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hi all,

don't know why I missed this thread. After some earlier searches I think the cheapest way to get usable hex-buttons would be to take wood and glue it on the caps of the buttons eventualy those of an old (min. 20 years) computer-keyboard(?)have a nice feeling.

I like also this one http://musicscienceguy.vox.com/library/post/how-to-build-a-jammer.html

scroll down this is velocity-sensitive.

Best regards,

clem!

Edited by clem!

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Thanks for your replies. I'm looking into that blog right now, actually.

My price limit for a single switch is 1.5 euro per switch. Above that and the price for just the switches will be in excess of 300 euro.

I will make the case for the entire thing in wood, probably.

As for button caps, I suspect I will have to order them custom made and that will probably be quite pricey.

Edit: I found switches for 0,3 euro each.

http://se.mouser.com/ProductDetail/ALPS/SPPH430200/?qs=sGAEpiMZZMvxtGF7dlGNphyanz4eCaNfhA4sIi%2fCsXw%3d

They are SPDT and not SPST but that doesn't matter afaik. It's just that I get a bit more functionality than I actually will need. One curious thing is that it says operating force is 1 to 2 N. I had a friend calculate that to supposedly a 100g. That sounds a bit much for a switch of this size...

Edited by Ganryu

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the switches i used for my humon, the blue illuminated ones have got quite a good bit of travel to them so they would do what you want perfectly, you would have to get the non illuminated ones and then get then with the small round cap so you can glue it inside as suggested. i will find the manufacterers details for you and post it tomorrow.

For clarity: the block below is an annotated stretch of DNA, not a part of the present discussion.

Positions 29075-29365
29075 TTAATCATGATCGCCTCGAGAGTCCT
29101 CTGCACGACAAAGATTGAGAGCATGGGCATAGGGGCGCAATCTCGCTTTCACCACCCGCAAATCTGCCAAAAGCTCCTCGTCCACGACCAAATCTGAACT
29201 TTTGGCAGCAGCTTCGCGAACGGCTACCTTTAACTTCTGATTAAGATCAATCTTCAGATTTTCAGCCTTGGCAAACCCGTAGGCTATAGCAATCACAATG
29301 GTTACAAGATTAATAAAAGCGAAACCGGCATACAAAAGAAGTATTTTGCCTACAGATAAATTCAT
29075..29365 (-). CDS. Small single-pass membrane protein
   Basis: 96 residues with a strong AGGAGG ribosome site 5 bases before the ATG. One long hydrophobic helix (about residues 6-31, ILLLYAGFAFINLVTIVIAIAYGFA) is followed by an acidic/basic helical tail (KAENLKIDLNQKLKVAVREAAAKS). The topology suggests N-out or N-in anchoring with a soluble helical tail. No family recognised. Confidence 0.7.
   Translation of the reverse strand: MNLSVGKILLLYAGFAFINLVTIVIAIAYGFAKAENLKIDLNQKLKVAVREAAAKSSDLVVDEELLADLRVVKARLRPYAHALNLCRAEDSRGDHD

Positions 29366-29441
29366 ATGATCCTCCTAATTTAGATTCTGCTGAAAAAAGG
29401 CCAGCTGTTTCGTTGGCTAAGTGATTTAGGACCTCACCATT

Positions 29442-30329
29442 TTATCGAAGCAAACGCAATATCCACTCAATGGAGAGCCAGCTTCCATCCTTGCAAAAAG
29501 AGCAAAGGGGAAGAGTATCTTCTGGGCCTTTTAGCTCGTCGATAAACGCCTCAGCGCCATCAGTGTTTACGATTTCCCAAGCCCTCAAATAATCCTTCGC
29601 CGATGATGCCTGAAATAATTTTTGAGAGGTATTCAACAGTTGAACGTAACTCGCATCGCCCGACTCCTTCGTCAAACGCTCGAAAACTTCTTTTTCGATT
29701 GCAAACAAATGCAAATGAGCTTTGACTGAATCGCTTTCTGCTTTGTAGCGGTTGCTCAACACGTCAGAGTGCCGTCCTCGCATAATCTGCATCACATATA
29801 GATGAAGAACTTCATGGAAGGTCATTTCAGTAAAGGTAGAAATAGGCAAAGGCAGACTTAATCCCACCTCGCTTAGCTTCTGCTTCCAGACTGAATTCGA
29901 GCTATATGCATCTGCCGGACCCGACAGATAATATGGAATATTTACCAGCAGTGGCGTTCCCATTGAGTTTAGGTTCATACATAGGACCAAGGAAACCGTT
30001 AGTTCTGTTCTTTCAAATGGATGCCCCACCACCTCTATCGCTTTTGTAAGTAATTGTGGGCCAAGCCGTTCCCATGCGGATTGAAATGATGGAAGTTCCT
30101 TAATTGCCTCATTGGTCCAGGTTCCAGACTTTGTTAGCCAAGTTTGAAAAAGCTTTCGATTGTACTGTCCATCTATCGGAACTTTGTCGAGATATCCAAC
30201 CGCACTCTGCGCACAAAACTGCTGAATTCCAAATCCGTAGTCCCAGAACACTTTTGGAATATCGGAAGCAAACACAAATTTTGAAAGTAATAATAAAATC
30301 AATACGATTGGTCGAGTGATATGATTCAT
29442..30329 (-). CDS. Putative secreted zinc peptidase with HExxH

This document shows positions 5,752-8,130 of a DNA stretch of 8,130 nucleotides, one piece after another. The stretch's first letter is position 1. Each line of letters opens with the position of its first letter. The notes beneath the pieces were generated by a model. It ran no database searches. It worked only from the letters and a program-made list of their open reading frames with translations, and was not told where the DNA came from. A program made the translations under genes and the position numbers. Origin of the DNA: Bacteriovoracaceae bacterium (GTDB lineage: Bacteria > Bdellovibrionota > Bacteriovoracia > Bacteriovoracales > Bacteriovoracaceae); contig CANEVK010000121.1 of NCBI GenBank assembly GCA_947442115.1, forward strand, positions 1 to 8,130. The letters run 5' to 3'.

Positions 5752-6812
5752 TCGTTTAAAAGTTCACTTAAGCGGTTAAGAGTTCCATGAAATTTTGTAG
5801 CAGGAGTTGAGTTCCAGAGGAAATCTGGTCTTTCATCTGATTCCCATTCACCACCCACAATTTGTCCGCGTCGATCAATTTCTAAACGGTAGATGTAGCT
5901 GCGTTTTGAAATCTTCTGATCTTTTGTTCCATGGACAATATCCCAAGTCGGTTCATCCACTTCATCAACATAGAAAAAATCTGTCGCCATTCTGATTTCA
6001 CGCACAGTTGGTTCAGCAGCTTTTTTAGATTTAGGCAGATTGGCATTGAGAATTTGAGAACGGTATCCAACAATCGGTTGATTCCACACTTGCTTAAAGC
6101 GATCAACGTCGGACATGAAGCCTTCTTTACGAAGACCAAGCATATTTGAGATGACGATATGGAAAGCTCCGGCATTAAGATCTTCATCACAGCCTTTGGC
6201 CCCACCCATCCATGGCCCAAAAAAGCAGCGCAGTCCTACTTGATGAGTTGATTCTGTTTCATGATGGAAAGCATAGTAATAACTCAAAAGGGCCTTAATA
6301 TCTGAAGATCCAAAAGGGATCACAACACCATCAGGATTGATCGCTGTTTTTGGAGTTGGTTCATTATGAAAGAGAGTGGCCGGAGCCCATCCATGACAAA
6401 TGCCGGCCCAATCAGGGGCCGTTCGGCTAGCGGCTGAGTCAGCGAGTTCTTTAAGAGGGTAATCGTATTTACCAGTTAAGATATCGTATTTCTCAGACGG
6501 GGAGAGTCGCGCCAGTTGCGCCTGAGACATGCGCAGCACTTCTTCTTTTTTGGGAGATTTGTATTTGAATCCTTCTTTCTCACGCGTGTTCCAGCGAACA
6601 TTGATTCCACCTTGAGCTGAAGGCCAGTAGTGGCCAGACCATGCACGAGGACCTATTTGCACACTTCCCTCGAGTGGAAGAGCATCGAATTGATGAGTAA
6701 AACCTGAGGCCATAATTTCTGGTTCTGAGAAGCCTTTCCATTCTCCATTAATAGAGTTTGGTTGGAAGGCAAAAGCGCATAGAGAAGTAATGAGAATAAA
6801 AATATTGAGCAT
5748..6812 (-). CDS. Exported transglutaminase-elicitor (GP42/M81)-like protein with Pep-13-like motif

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the switches i used for my humon, the blue illuminated ones have got quite a good bit of travel to them so they would do what you want perfectly, you would have to get the non illuminated ones and then get then with the small round cap so you can glue it inside as suggested. i will find the manufacterers details for you and post it tomorrow.

I'm really curious about those switches.

I scrapped the ones I mentioned before. They require too much pressure. I had some plans to attempt velocity sensitivity with SPDT switches but gave up. Too much work and too difficult and I'm not even sure it can be done reliably.

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Any update on those switches? I really want to know.

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Sorry for bumping, but I think you have missed my PM, ssp.

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Thanks!

Was it these?

http://www.rjselectronics.com/?Switches_LED_Illuminated:Small:RJS_TC011

It's quite strange, but I can't manage to find any of the illuminated switches in non-illuminated form. All I find if I check tactile non-illuminated switches is a bunch of 0.25 mm travel switches which are all useless to me. It seems I might have to get them all illuminated.

How much did you have to pay for your switches, btw?

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i dealt direct with them so i saved a bit, try calling them, also removing the led is very easy to do its just two pins going down the side of the switch

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Thanks again for your help! I guess I'll try calling them, but I'm a bit iffy about international calls hehe.

As for the switch itself, I guess the one I linked (color blue) was the one you used?